That Saturday morning, I got dressed, grabbed a piece of toast, and headed for the door. I quickly pecked Pam on the cheek as I mumbled a bread-crumbed goodbye, which is when I noticed there was no return greeting from my wife. There was nothing but an icy stare. You know that stare, the one that tells you that a time bomb is about to go off? It’s not a good look to get. Wordlessly, she conveyed her furor over my making plans without her for the day, and in response I wordlessly conveyed my furor over her failing to understand how much my ministry mattered to me. When the icy stare did give way to actual words, Pam said, “You’re not building God’s kingdom. You’re building the empire called Brady Boyd!”
The Trouble with Seeking My Own Glory
Of course my wife was right all along, despite my inability to see the cold, hard truth for what it was. In hindsight, I see that the problem for me back then was I was seeing so much fruit from all my hard work. I was saving the city, right? I was showing up, working hard, being celebrated left and right: “Brady, tell us another story!” my pastor would say to me in front of the church’s eager Sunday-morning congregation. “Come up here and tell us what you saw happen yesterday!” And so I would.
I was in my glory. Which should have been my first clue that something was amiss. It was my glory I was seeking. And it was my glory that I gained. But nothing seemed amiss back then. I kept gulping down that sweet-tasting fruit, the fruit of all those harried weeks, followed by all those not-quite-relaxing days off.
Unfortunately, the taste didn’t sit so well with Pam, and she thought it best to let me know. To her, I was a dead man walking. She’d already begun preparing my last meal.
I walked into our tiny house that night, saw Pam—disillusioned, angry, d-o-n-e done—and her packed bags and experienced the lead weight in the bottom of your stomach that tells you all is not right in your world.
The Pam I’d married five years prior was gentle, calm, a lamb not a lion, a peacemaker not prone to provoke. But here, now, with those packed bags signaling her seriousness, I saw another woman emerge, a woman who refused to be taken for granted, a woman who would rather be single than to be married and do life all alone. I may not have been super-smart, but some signals even a dumb jock can’t miss. “Pam,” I said, my voice low and my words slow, “if you will stay here tonight—if you will agree not to leave tonight—I will walk in tomorrow and resign.”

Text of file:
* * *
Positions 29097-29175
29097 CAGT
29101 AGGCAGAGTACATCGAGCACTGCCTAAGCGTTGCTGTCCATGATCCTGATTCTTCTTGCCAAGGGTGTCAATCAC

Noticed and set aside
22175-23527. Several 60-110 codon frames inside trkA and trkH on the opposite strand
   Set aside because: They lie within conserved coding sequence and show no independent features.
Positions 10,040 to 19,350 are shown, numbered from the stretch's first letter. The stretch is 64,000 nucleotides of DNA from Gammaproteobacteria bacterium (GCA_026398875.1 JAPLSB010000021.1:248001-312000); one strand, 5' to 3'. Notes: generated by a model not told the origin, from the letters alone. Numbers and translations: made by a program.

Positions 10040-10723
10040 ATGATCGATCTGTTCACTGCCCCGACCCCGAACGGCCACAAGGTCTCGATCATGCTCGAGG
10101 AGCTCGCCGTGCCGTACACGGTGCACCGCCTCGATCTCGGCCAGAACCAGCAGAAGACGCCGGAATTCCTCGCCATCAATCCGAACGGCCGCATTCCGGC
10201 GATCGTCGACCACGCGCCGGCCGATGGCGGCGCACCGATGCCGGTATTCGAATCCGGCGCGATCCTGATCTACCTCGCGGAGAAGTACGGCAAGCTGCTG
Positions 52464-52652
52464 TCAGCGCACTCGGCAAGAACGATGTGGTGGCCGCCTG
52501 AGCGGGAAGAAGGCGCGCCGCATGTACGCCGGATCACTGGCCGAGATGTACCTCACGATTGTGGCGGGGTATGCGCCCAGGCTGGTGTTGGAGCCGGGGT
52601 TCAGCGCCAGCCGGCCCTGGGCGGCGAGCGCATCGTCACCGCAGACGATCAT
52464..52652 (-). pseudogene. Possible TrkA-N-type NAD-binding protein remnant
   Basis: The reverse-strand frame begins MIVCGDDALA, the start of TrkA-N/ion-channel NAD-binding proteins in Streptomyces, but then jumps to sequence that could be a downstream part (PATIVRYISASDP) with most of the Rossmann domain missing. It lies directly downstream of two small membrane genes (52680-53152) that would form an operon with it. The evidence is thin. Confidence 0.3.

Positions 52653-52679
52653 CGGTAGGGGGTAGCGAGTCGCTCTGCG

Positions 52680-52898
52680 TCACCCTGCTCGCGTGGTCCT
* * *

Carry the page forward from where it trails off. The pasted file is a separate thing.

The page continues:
The red rims around her eyes told me she’d been crying all afternoon. “No, you won’t,” she challenged. “You won’t.”
I asked for twenty-four hours, to prove that I’d make good on my plan. And by that time the following day, I had resigned every last role. I told the principal that I would finish out the school year but that at that point, I was done. She was floored. As was everyone else who discovered what I’d done. I had taken our girls’ team to the state semis, where they played in front of five thousand people and had been voted Coach of the Year for our district.
Suffice it to say, I was invested in my endeavors. And then one day I quit. “How can you not want to coach anymore?” people would say, as though I’d decided to stop being human. In my heart, I knew the answer: I did want to keep coaching. I just wanted to keep being married more.
Excerpted from Addicted to Busy: Recovery for the Rushed Soul by Brady Boyd. For reprint permission, contact Pamela McClure, email@example.com.
Brady Boyd is the Senior Pastor of New Life Church (10,000 members) in Colorado Springs, Colorado. He’s married to his college sweetheart, Pam, and is dad to two teenagers: Abram and Callie. Brady has penned four books, and his latest is Addicted to Busy: Recovery for the Rushed Soul. Brady cheers for the Cowboys while living in Broncos Country, and loses his voice most Autumn Saturdays after yelling for the LSU Tigers. He likes to hunt, fish, play golf and spend lots of time with his family.
Publication date: October 16, 2014